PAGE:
NCHR Comment on the USPSTF’s Draft Recommendations for BRCA-Related Cancer: Risk Assessment, Genetic Counseling, and Genetic Testing

National Center for Health Research: April 12, 2017

Thank you for the opportunity to express our views on the draft research plan for Risk Assessment, Genetic Counseling, and Genetic Testing for BRCA-related cancer risk.[1]

The National Center for Health Research is a nonprofit research center staffed by scientists, medical professionals, and health experts who analyze and review research on a range of health issues.

Based on its previous review, the USPSTF recommended risk assessment, genetic testing, and counseling for women with a family history of clinically important mutations in BRCA1 or BRCA2 genes.[2] However, as noted in the recommendations, there were a limited number of good quality studies that looked at long-term risks and consequences of testing for BRCA1/2 gene mutations. Additionally, only poor evidence was available to determine the risks and benefits for women without a family history.

We appreciate and support the USPSTF’s efforts to review and update recommendations based on evolving research. The current draft research plan has the potential to identify relevant research for the review and subsequent recommendations. We want to emphasize some points that we consider particularly pertinent.

The evidence regarding the likelihood of developing cancer for women with BRCA1 or BRCA2 mutations continues to evolve.  Shortly after mutations were discovered to increase risk for cancer, women were told that their cumulative risk of developing breast cancer or ovarian cancer was close to 100% for BRCA1 mutations and only slightly lower for BRCA2 mutations. Those estimates have decreased substantially since then, and according to the most recent estimates, around 55% to 65% of women who inherit BRCA1 mutations and around 45% of women who inherit BRCA2 mutations will develop breast cancer by age 70.[3] In addition, 39% of women who inherit the BRCA1 mutation and 11% to 17% of women who inherit the BRCA2 mutation will develop ovarian cancer by age 70. Despite these statistics, women who have lower chances of developing BRCA-related cancer due to the type of mutation and/or their age, still tend to believe that their lives are in immediate danger, with prophylactic surgery being the only real option. To make meaningful recommendations concerning screening, testing, and counseling around BRCA-related cancers, it is important to determine which BRCA1/2 mutations are clinically relevant, how they affect the likelihood of developing BRCA-related cancer and by what age they are likely to develop cancer, preferably 50, 60 and 70.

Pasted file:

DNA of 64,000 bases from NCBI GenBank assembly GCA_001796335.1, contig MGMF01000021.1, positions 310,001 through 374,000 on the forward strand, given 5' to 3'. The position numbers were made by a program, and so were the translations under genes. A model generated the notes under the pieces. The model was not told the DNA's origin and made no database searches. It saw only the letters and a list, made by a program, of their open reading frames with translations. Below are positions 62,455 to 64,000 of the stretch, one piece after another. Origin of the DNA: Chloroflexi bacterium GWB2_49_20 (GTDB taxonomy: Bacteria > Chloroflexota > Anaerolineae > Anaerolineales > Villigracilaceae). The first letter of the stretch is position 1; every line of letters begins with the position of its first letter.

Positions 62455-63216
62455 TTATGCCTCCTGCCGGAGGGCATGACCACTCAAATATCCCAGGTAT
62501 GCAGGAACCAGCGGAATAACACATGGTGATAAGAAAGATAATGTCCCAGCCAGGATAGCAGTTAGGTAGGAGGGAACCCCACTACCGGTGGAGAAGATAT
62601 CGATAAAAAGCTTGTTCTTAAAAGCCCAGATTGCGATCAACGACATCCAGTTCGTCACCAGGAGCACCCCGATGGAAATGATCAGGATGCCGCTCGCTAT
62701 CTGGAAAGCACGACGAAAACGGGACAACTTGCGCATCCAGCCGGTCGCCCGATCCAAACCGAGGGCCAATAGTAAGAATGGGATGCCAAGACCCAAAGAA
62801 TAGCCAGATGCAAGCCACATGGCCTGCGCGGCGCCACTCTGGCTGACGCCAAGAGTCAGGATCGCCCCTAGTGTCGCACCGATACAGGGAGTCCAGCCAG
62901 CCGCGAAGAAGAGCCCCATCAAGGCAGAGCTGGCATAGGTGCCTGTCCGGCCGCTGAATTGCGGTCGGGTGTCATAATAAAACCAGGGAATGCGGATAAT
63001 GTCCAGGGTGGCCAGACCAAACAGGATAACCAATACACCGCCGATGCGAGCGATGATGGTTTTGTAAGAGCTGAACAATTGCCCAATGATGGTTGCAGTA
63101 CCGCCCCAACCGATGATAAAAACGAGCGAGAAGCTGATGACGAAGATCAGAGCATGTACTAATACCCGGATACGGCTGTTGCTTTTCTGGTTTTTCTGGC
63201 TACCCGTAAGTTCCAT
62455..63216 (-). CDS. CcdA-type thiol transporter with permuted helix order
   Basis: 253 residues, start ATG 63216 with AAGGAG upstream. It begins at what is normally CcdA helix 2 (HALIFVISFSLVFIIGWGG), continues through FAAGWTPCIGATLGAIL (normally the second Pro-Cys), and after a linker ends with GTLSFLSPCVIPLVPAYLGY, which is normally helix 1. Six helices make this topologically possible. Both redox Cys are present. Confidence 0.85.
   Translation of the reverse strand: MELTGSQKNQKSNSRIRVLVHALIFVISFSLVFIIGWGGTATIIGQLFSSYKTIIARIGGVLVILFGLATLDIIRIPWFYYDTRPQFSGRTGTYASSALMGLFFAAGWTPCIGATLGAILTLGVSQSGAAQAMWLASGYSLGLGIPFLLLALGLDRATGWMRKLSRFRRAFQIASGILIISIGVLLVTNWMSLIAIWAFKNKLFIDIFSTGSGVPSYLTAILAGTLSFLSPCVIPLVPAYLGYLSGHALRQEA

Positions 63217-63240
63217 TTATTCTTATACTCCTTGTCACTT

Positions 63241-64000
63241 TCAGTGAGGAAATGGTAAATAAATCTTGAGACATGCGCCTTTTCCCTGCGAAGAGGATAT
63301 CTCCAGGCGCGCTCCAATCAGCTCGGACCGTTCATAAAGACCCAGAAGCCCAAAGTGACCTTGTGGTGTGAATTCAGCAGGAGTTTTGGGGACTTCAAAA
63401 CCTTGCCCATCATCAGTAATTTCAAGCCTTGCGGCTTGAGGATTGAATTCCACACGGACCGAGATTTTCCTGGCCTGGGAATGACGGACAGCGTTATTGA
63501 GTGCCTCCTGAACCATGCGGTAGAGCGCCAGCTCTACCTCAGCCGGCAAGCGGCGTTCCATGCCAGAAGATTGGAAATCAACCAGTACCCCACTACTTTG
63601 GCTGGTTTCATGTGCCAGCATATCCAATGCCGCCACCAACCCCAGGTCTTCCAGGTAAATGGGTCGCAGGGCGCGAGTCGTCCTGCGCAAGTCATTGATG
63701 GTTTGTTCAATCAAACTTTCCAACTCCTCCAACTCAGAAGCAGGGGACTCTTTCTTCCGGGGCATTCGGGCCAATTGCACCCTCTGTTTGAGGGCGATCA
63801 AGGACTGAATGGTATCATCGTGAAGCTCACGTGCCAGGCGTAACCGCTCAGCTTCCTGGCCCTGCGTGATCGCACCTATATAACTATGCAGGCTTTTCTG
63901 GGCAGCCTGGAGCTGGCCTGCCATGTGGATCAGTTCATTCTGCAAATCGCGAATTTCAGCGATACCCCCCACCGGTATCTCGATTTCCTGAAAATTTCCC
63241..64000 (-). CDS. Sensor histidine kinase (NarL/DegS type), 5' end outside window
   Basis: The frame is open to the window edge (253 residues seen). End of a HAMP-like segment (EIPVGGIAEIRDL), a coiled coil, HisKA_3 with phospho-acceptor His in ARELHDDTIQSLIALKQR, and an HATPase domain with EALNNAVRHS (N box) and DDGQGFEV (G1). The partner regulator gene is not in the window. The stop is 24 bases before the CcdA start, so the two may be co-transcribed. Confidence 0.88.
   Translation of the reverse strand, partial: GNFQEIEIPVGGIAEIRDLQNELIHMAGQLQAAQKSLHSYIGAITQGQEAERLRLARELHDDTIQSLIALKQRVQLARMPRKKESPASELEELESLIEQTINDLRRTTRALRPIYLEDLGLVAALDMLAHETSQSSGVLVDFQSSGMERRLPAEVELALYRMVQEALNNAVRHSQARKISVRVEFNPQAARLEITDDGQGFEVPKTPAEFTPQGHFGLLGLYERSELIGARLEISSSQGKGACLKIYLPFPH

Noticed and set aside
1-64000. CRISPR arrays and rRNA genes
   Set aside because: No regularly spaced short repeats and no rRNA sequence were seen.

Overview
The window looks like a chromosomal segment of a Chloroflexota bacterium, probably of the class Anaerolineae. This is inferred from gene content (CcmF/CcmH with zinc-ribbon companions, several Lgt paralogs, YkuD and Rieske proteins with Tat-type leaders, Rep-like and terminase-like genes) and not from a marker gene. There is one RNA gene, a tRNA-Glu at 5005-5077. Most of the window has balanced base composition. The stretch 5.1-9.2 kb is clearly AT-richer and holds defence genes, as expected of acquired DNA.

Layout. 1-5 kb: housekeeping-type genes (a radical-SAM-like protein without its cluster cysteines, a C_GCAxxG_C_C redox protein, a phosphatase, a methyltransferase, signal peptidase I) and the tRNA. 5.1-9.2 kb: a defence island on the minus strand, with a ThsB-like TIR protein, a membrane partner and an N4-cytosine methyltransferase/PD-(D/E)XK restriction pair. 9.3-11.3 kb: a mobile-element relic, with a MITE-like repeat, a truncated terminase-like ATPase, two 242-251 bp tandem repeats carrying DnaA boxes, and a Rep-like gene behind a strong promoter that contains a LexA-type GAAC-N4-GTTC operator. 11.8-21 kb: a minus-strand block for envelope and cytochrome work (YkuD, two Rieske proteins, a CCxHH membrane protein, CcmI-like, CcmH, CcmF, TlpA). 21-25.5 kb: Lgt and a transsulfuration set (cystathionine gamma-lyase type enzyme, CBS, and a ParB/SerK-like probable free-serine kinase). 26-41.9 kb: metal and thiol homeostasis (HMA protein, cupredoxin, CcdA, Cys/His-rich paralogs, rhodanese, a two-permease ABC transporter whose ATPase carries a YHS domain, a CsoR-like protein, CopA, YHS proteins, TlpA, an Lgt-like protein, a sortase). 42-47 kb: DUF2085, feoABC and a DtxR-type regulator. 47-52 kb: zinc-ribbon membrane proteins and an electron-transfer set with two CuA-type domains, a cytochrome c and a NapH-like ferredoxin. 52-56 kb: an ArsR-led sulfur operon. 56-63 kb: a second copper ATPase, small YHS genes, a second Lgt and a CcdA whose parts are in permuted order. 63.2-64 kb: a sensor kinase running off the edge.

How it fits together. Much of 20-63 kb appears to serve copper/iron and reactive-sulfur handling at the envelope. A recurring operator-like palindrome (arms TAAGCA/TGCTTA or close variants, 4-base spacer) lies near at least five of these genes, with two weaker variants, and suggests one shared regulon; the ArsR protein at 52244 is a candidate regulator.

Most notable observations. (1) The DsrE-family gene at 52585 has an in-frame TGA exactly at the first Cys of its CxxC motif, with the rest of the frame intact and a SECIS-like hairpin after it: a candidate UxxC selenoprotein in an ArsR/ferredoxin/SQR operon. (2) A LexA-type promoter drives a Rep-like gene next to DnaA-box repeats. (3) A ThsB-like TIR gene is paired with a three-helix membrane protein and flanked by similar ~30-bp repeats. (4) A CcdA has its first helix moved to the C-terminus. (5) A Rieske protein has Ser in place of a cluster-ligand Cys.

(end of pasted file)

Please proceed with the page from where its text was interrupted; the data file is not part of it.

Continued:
If a woman is diagnosed with clinically significant BRCA1/2 mutations, the major options are prophylactic medications, bilateral mastectomy or oophorectomy, or active surveillance.  All come with serious health risks, which means that the potential harm from screening, testing, counseling, and interventions can be serious.  The risks range from false security (and less vigilance) to unnecessary anxiety due to false positives resulting from inaccurate testing or poor counseling.

Poor or limited counseling, confounded by the lack of accurate, up-to-date information about the risks of treatment and management options, also may harm women who choose prophylactic treatments or surgery. Prophylactic surgery causes hormonal changes and self-image issues.  For women choosing mastectomy with reconstruction with breast implants, for example, there are known and unknown risks, including the possible development of ALCL, a type of lymphoma.  ALCL was thought to be extremely rare, but research now indicates that it is less rare than expected and can be caused by breast implants.[4]

The benefits and harms of testing, detection, and early intervention can differ for women of different age groups, socioeconomic status, ethnic origin and insurance status, in addition to family history of BRCA1/2 mutations. The research review and subsequent recommendations will be more beneficial if they are based on diverse populations, with subgroup analyses whenever possible to enable the USPSTF to determine if there are some demographic groups for which recommendations should be different.

In conclusion, we support The USPSTF’s efforts to provide updated recommendations on risk assessment, genetic counseling, and genetic testing on BRCA-related cancer, based on quality, up-to-date scientific studies. We hope the review will quantify the benefits and harms of each step starting with screening, in order to help USPSTF to make meaningful recommendations for appropriate subpopulations of women.

The Cancer Prevention and Treatment Fund is the major program of the National Center for Health Research. For questions or more information, please contact Stephanie Fox-Rawlings at sfr@center4research.org.

References

  1. USPSTF Draft Research Plan Draft Research Plan for BRCA-Related Cancer: Risk Assessment, Genetic Counseling, and Genetic Testing, March 2017. http://bit.ly/2ohvVQ6
  2. USPSTF Final Recommendation Statement BRCA-Related Cancer: Risk Assessment, Genetic Counseling, and Genetic Testing, December 2013. http://bit.ly/2dng8u8
  3. “BRCA1 and BRCA2: Cancer Risk and Genetic Testing.” National Cancer Institute, National Institute of Health, April 2015. http://bit.ly/2drhRg3
  4. Safety Alerts for Human Medical Products- Breast Implants: Update- Breast Implant Associated Anaplastic Large Cell Lymphoma (BIA-ALCL), March 2017. http://bit.ly/2o3YLAO